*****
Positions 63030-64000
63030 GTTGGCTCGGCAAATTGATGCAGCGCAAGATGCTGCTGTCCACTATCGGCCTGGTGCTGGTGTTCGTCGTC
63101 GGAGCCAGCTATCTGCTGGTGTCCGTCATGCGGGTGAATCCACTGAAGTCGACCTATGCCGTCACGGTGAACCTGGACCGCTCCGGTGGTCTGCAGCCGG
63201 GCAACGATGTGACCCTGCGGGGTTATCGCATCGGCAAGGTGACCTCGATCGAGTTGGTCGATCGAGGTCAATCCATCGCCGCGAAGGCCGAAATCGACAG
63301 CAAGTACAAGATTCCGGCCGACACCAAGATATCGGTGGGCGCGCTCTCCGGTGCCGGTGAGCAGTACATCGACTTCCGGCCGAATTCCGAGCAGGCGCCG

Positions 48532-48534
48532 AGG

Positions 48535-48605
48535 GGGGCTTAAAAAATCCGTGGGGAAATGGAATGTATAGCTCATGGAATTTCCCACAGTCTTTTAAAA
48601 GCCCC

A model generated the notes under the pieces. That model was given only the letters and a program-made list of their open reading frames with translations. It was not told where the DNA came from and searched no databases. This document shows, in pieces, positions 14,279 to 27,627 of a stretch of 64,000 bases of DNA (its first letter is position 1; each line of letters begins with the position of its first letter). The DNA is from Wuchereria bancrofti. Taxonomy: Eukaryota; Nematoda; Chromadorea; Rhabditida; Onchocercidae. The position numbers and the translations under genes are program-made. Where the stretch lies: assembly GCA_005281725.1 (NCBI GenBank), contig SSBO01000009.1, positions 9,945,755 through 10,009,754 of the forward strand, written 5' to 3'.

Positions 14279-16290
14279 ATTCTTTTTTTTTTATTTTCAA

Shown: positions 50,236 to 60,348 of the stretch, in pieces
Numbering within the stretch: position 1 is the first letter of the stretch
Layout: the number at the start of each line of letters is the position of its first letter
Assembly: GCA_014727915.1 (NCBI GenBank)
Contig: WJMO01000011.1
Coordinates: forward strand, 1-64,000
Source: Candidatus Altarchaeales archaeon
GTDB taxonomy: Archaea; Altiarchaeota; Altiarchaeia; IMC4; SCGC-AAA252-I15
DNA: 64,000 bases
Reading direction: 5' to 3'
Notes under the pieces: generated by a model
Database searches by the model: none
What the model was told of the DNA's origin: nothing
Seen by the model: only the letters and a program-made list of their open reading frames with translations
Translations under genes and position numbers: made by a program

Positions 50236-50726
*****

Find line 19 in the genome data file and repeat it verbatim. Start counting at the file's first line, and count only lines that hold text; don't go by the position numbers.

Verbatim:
Coordinates: forward strand, 1-64,000